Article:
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Occupy PlayStation Meets the Xbox One Percent


Microsoft may be pricing the Xbox One console too high.

Around the turn of the millennium, Sony Corporation (NYSE:SNE) was the 800-pound gorilla of the video game world.

Its PlayStation and PlayStation 2 consoles were the dominant forces in the industry, beating the likes of Nintendo Co., Ltd (OTCMKTS:NTDOY) and Sega into submission. In the best of times, Sony's gaming business accounted for over 60% of its operating profit. These days, the company's biggest profit center is actually its life insurance segment.

However, during Sony's heyday, Nintendo and Microsoft Corporation (NASDAQ:MSFT) were busy hatching plans to topple the big giant, and that's exactly what happened during the current gaming console cycle.

Though it was outsold by the PS2 by more than a six-to-one margin, Microsoft had built a small following of gamers with the original Xbox, courtesy of its Xbox Live online multiplayer gaming experience as well as the Halo megafranchise.

This laid the framework for the success of 2005's Xbox 360, which, through a lower price and earlier launch date, managed to actually outsell the PlayStation 3.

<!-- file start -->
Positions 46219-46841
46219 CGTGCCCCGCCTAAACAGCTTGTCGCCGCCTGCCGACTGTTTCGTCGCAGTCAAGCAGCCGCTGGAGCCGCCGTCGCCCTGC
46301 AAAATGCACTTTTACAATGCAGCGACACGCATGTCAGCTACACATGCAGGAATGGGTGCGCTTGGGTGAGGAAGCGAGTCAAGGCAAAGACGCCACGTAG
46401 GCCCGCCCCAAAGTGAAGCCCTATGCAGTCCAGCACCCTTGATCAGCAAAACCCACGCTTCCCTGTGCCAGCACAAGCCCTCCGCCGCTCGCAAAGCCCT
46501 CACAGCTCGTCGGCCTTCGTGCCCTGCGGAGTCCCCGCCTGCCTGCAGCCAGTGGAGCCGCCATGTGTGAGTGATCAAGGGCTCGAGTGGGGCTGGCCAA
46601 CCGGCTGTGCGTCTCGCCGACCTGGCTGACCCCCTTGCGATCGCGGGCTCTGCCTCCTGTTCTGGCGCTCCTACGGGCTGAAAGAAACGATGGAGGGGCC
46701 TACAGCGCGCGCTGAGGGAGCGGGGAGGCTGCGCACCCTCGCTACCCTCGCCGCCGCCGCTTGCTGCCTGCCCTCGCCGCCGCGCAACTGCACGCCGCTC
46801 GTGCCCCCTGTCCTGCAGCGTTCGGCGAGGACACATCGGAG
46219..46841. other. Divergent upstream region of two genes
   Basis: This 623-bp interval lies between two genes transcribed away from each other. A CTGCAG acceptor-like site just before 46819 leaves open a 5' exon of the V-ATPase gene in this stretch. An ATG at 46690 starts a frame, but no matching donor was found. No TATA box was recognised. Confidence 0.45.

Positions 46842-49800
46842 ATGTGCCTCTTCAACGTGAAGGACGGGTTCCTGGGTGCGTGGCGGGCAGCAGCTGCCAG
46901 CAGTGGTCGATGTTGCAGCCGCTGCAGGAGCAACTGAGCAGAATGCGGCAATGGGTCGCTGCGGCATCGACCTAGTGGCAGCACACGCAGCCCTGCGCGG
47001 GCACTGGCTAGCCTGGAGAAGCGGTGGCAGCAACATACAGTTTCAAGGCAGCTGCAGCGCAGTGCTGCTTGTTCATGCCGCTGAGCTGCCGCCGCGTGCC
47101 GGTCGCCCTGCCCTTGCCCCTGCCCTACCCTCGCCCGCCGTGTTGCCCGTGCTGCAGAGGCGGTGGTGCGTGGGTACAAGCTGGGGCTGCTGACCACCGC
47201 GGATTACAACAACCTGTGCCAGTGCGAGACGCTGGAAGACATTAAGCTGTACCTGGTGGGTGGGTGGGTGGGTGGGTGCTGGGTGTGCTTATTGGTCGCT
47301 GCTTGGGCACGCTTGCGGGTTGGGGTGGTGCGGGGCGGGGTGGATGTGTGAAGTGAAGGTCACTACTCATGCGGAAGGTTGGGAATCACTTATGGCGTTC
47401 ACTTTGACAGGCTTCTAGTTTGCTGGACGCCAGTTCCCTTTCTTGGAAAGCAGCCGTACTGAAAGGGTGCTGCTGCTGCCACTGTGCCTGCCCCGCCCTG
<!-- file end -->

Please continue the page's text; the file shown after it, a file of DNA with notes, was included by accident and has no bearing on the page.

While Microsoft ate away at Sony's market share among hardcore gamers, Nintendo attacked from the other side with the highly innovative Wii. Its motion control system -- friendly to everyone from toddlers to Grandma -- captivated the masses.

Fast forward to 2013, and the industry has seen yet another major shakeout -- smartphones and tablets from the likes of Apple Inc. (NASDAQ:AAPL) have captured a huge number of the casual gamers that once played the Wii and Activision Blizzard, Inc.'s (NASDAQ:ATVI) Guitar Hero. Plus, gadgets like the iPhone and iPad have virtually destroyed the traditional handheld gaming market that was once dominated by Nintendo and Sony. (See: Nintendo Joins the Long List of Apple Victims.)

Heck, at this point, Nintendo's practically off the map. (See: Weak Wii U Sales Are Dragging Nintendo Down.)

Again, Microsoft was able to disrupt Sony through a significantly lower price and earlier launch date, and with other factors like a superior launch lineup, an easier software programming environment, and a more evolved online gaming experience.

The two versions of the original Xbox 360 were priced at $299/$399, while the PS3, due to its expensive Blu-ray drive, was much more expensive at $499/$599.

And now, we're seeing details indicating that Sony and Microsoft have flip-flopped strategies.

Microsoft is taking the high-end of the market with the Xbox One console. It will launch in November at $499, and will include a piece of hardware that will increase its cost of goods sold -- the new version of its Kinect motion control system.

Sony PS4 will come in 20% lower at $399, with its Eye system priced as a $59 add-on.

Now, the cost of entry may not necessarily matter much at launch.